Saturday, 9 April 2011

The Joys and Perils of Research...

Inspired by Sally Quilford's advice following her success with My Weekly Pocket Novels, I've been reading a selection of them (by various authors) over the past year-as I have a couple of ideas that might be suitable.

I say MIGHT because once I start writing it could change tone completely and end up entirely unsuitable for the market I was originally aiming at! And it isn't neccesarily my fault, it's those characters who decide they're totally different to what I imagine them to be... :-)

(Okay, I know I'm supposed to be the one in charge of the words that I type, but...)

Research can be fun and I do enjoy it, in fact so much it's easy to forget that you have to stop at some point and start writing, plus remembering that you don't need to put all you've learnt into the story- just a little of it.

But then comes the issue of keeping hold of it, so you can refer back to it when you need to. I've tried a few things, some worked, some didn't.

Sadly I don't have room for a filing cabinet (if only...) so I've tried:  lever arch files, which unfortunately got badly bent out of shape, so I now have numerous thin clear plastic sleeves each holding either a picture, article or face, all looking for a new storage solution.

I often have a similar problem with box files- mainly because there's no shelf space for them.

Suprisingly the best solutions for me have been a big plastic stacker box that can be moved around, and those flat packed cardboard storage boxes that you get in stationery stores, which you fold and slot together to make a lidded box file, they can be fitted into odd gaps around the shelves.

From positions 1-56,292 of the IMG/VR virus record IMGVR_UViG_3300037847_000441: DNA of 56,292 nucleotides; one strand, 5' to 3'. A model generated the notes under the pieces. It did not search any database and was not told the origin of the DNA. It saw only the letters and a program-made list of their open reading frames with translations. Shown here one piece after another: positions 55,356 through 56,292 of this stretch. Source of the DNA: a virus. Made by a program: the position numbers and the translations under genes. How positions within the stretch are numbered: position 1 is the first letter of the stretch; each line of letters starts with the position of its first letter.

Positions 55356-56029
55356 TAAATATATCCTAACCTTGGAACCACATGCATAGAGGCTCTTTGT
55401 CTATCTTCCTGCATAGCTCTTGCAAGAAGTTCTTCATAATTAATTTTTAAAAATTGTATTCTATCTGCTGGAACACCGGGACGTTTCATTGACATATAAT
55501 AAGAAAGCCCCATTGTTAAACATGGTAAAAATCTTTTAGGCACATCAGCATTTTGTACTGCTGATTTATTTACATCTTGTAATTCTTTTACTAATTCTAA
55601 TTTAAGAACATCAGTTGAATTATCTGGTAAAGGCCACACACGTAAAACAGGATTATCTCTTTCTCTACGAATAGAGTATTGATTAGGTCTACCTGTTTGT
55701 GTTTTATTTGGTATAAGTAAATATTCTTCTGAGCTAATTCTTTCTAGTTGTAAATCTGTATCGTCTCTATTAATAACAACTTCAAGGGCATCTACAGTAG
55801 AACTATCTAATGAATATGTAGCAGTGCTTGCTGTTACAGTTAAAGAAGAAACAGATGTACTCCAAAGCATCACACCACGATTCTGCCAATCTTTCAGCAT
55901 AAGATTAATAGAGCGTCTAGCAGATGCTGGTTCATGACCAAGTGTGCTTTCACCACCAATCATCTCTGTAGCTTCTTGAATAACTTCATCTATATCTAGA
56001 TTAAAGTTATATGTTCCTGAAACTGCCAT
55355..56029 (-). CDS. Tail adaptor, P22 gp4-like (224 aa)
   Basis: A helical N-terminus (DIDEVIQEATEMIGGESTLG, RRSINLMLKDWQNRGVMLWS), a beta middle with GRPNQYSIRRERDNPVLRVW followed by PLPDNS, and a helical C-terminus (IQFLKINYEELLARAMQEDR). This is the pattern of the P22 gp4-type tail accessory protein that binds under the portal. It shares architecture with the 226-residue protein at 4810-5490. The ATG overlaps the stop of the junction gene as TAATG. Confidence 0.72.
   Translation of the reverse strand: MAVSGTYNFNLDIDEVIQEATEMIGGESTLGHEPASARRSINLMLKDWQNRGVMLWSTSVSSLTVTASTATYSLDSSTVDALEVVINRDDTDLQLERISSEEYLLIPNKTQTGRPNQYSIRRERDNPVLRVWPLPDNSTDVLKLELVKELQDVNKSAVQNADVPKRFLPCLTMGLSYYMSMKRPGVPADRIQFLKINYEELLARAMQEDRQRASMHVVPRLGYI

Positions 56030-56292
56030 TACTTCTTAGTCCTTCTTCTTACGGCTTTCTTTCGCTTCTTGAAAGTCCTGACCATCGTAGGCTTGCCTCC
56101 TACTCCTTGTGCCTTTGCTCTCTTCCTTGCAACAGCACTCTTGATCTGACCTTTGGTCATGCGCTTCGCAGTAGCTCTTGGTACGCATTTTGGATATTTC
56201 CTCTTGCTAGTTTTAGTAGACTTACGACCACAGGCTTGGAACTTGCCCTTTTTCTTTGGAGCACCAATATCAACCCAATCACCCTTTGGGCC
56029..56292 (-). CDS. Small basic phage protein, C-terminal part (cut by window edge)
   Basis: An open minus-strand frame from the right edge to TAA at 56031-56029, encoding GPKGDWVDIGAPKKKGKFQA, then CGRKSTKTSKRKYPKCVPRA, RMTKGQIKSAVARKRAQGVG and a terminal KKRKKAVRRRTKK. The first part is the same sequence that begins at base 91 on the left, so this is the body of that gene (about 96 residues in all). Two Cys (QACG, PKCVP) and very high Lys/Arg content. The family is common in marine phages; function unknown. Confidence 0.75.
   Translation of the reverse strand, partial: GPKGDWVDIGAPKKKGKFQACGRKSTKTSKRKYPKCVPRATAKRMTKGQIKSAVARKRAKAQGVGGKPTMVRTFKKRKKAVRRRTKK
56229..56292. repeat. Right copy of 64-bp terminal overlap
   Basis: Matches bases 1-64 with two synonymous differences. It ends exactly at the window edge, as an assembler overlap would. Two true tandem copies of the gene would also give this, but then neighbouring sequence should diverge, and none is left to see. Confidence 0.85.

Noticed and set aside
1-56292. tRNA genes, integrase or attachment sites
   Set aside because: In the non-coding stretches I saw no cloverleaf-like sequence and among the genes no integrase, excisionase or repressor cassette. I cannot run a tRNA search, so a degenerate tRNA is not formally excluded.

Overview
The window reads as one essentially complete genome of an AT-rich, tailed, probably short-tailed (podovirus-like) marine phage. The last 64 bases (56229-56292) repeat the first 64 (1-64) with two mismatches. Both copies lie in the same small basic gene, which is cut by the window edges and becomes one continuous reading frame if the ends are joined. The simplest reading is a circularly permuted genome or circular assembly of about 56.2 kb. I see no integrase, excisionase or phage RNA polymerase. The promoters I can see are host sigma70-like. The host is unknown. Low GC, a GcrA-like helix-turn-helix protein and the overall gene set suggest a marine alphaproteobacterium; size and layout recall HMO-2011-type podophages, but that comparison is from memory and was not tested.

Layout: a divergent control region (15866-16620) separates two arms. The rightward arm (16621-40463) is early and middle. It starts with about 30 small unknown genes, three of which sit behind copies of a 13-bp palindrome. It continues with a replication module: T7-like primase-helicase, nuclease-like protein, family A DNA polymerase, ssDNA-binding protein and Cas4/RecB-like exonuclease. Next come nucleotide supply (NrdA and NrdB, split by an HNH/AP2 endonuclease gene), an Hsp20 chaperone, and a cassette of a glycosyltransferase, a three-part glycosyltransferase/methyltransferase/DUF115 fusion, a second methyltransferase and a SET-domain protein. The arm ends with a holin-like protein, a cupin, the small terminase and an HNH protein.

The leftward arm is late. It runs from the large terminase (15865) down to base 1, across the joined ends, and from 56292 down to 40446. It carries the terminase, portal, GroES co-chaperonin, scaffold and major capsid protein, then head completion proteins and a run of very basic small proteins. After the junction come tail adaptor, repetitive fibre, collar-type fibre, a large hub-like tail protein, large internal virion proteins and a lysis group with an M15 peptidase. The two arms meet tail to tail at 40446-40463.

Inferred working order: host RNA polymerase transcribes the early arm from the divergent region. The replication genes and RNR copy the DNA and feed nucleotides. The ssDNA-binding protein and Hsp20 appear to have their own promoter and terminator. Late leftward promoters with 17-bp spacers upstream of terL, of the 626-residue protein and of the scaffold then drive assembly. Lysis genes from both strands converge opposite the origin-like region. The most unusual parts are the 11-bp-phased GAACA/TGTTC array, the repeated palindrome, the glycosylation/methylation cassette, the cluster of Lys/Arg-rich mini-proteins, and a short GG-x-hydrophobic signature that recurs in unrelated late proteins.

They're also great for storing any paperwork you need to keep, like invoices, receipts and so on.

I have hardback notebooks for different novels or novella length stories. In these I'll put snippets of dialogue, descriptions, thoughts about my characters, page references from specific research  books, postcards, leaflets of relevent tourist attractions, even weather descriptions from the area the novel is set.
Each long story has it's own notebook.

Some pictures I'll have on my computer, but most will be on a disc and/or memory stick as well as printed out (somewhere).

Relevent books can be on a number of different shelves in the living room, or in that big lidded stacker box that keeps moving...

One problem that I do have- and I'm sure other fiction writers do too-is that avenues of research often trigger other ideas for related stories, or even completely new novels just when you're working on the first project and don't need the distraction.

I'm getting better at just writing the idea down and any associated mental images that come with it, then forgetting about it while I try to get on with the other project. I know I'm not going to forget the new idea because those jottings will be enough to ressurect the thoughts and images even a year later.

The human brain is amazing.

So I need to take my own advice and get on with the short story that has been giving me trouble recently, then I can come back to the pocket novel market research later (when the longer length stories- recently announced- start being published).

And I'll leave you with this thorny question: research first then write, or write and research as you go?


Rosemary Gemmell said...

Interesting post, Carol. I like to know a bit of background before tackling any writing involving research, but after that I prefer to check things out as I go along. Think I'm too impatient to get started!

Carolb said...

I think it's inevitable that you'll find you need to research some point as you write, even if you do a lot before you start.
Perhaps I'm too patient...:-)

Keith Havers said...

The more I read about how other writers do things , the more I realise that you have to do whatever works for you.

Carolb said...

Very true Keith. You try different methods and find what works for you personally.